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Common Myths



You need to lose consciousness (pass out) to sustain a concussion

Concussions can occur with or without loss of consciousness. The University of Pittsburgh Medical Center states that “more than 90 percent of concussions are not accompanied by a loss of consciousness.” Furthermore, a concussion accompanied by a loss of consciousness does not necessarily indicate it is a more severe concussion.


Concussions only occur when you get hit in the head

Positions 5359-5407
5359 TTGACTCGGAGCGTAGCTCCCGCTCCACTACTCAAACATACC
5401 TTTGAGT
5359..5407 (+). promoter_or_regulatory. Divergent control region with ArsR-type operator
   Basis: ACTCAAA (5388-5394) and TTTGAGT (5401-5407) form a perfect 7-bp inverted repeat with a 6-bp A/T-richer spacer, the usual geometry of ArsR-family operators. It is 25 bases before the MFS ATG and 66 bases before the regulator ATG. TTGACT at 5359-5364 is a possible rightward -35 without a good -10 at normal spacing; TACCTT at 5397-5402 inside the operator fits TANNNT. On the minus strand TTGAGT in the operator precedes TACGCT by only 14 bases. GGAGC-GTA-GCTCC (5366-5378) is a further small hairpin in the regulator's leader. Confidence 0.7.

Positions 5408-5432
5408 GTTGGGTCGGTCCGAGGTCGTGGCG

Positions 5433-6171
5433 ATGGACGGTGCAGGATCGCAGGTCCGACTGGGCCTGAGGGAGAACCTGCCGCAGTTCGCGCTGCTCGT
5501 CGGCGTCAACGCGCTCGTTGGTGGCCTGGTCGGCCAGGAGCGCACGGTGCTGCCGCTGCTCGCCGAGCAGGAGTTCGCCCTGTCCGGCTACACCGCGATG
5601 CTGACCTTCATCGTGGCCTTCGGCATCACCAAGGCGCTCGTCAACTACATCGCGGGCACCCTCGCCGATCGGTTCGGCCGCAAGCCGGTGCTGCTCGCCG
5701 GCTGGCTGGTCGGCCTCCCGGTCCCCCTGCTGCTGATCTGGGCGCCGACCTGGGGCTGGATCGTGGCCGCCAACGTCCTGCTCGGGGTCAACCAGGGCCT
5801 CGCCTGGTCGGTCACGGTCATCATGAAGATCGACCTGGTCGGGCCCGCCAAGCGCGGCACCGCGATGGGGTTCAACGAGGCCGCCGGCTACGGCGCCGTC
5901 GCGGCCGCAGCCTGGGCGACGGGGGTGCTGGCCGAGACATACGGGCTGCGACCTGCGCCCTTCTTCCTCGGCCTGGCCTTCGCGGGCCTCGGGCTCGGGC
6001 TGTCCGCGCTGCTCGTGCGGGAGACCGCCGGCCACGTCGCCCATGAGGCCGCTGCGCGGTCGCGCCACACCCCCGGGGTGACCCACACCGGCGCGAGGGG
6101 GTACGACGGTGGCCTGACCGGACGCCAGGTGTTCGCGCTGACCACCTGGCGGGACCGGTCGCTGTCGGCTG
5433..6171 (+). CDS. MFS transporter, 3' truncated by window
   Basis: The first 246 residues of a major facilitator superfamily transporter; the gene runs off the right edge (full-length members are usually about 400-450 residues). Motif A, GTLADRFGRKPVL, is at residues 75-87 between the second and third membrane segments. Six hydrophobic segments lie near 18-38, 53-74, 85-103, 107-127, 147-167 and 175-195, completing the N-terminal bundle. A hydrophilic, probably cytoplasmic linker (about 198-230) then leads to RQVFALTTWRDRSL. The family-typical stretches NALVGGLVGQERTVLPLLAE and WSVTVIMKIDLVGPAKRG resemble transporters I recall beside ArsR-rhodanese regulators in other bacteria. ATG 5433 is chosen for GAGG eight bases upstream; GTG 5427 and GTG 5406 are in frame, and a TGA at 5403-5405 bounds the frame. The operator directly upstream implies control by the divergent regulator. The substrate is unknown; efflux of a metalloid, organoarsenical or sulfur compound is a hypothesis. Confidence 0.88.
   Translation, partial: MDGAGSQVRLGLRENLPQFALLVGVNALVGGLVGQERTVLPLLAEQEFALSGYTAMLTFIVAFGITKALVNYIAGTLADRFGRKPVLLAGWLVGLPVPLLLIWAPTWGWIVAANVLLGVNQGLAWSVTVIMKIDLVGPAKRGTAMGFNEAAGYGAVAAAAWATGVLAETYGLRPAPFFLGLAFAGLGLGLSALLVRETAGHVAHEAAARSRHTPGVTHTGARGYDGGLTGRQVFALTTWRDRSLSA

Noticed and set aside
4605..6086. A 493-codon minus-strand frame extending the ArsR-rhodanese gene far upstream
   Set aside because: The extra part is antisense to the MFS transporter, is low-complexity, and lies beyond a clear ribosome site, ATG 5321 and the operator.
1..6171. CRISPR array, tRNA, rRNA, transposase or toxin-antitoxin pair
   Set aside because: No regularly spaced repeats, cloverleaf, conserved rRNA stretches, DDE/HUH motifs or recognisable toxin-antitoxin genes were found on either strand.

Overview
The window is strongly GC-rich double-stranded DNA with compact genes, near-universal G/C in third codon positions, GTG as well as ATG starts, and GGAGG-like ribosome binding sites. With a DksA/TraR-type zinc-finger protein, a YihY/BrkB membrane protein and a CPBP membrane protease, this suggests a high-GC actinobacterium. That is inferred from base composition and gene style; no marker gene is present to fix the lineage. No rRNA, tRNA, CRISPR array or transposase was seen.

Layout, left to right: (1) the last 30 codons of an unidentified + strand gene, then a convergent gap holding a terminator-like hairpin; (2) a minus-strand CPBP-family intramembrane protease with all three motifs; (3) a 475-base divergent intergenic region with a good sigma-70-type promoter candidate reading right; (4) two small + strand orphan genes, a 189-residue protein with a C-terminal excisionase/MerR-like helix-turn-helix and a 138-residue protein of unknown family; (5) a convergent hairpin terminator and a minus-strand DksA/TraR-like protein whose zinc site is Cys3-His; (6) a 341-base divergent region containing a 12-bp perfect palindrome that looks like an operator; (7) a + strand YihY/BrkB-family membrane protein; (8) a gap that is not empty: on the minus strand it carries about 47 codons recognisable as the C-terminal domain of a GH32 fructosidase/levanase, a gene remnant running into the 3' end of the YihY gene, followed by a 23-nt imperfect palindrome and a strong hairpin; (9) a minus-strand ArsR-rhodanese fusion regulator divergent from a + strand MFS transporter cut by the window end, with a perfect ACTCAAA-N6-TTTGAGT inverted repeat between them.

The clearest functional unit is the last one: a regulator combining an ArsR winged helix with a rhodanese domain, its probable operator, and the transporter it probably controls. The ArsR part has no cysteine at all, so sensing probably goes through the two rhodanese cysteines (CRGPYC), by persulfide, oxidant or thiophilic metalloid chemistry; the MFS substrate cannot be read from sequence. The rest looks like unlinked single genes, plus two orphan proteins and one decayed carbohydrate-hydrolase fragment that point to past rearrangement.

Concussions can occur from any hit, bump, movement, or collision that is forceful enough to rapidly shake the head back and forth. This means, for example, that someone can sustain a concussion when a blow to the body causes their head to move back and forth.


A concussion causes immediate symptoms and signs of injury

Concussion symptoms may not show up until hours or days after the initial injury.

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